April 18, 2018
Jonathan McLeod, Ottawa Sun
There was, perhaps, the most minor of international incidents in Ottawa the other day as the city’s built-heritage subcommittee denied approval for the Ugandan High Commission to demolish a low-rise apartment building. The building is in bad shape, needing expensive repairs if it is to be salvaged.
It was home to Lester B. Pearson for a few years, during which time he won the Nobel Peace Prize, and it’s within a heritage district — and the city is planning/thinking/talking about creating a Prime Ministers Row, and it’ll be a part of that.
So we have a bit of a quandary; should we err on the side of world peace and let the building be bulldozed? Is heritage preservation important? Are we just being needlessly sentimental?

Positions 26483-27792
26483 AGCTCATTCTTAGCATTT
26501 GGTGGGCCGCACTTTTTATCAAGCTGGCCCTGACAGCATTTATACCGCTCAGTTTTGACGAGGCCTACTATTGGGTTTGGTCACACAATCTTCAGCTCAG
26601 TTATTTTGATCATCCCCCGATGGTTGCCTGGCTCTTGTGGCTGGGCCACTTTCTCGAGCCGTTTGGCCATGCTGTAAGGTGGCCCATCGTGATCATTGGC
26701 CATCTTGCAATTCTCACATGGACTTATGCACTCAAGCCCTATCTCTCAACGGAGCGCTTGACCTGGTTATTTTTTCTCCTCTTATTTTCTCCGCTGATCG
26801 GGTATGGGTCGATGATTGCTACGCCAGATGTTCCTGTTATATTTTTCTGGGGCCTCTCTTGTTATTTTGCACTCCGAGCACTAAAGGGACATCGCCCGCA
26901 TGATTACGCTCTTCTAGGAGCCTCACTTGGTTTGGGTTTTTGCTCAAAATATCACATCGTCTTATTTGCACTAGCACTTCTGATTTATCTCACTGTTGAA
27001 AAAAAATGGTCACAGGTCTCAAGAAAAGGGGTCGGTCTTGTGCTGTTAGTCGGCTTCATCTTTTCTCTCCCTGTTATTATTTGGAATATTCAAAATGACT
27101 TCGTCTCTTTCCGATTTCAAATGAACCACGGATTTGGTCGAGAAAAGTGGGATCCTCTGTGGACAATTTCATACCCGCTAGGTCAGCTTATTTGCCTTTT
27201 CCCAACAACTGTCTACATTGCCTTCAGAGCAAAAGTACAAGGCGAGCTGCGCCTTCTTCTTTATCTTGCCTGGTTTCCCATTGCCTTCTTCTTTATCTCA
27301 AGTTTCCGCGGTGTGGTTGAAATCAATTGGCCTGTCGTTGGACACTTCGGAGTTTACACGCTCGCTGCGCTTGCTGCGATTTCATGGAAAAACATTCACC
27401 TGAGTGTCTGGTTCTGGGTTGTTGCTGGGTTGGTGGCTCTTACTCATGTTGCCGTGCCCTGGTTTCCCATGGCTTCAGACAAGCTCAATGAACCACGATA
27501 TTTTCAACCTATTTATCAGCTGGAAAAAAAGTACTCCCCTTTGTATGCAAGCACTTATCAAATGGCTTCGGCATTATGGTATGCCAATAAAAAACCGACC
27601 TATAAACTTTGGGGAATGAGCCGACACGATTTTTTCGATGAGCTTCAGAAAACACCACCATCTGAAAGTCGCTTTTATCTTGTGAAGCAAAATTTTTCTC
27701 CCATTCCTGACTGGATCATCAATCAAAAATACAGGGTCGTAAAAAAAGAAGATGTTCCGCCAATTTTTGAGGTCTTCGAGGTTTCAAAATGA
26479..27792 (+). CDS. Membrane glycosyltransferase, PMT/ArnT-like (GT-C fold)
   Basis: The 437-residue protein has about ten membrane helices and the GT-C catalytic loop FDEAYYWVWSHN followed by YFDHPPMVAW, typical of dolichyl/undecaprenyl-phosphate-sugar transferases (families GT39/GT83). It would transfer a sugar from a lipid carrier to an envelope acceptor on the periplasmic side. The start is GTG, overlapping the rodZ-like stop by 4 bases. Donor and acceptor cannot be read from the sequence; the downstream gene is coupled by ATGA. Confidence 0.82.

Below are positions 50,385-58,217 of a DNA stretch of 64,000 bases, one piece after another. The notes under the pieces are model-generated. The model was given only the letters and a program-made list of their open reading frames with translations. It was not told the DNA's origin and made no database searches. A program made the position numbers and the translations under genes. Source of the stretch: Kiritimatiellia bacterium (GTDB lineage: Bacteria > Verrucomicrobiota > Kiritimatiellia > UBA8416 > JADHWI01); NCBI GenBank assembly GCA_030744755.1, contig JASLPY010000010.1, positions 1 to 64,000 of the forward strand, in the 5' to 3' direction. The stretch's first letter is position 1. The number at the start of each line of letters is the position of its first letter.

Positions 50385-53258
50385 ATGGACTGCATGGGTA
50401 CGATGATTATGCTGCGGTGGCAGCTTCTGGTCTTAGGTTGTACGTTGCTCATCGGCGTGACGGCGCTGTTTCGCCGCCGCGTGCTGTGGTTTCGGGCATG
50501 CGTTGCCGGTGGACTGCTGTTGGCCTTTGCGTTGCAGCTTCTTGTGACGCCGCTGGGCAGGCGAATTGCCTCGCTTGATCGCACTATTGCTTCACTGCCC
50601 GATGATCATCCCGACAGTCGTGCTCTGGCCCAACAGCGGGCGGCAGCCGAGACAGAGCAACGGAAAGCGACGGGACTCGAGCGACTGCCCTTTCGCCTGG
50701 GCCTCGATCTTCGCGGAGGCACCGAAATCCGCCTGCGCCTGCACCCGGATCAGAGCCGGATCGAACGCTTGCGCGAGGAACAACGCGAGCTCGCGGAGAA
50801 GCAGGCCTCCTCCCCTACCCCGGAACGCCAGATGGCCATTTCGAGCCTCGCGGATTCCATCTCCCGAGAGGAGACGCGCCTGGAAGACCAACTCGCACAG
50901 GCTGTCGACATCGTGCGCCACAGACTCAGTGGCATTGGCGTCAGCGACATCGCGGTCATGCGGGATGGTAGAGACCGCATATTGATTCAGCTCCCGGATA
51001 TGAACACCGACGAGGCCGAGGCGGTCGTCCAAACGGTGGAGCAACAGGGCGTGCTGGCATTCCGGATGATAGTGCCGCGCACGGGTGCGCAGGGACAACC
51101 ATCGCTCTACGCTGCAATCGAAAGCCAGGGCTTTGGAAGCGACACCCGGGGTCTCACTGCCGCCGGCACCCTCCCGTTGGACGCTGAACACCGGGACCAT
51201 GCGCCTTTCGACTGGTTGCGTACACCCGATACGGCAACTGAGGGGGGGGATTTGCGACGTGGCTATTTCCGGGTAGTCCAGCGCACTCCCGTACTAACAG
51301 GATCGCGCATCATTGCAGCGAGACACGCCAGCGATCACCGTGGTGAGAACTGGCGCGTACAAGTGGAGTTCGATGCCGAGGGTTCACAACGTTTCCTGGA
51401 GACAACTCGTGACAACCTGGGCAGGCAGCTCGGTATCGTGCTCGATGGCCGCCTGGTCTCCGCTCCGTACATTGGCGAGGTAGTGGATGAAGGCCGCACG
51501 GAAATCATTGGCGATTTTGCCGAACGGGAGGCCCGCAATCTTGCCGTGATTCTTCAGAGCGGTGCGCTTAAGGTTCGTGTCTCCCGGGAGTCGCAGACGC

The issue isn’t really about this one building, or the neglect it has suffered. It’s a question of why we worry about heritage preservation at all.
The city says it “conserves significant cultural heritage resources to celebrate, revitalize, stabilize and enhance the community as well as to contribute to its physical, social, cultural and economic development.”
That’s a lot of words, but little clarity. How about this: Heritage preservation helps us build a better city.
It’s not about serving the past, or even the present. Heritage preservation must serve our future.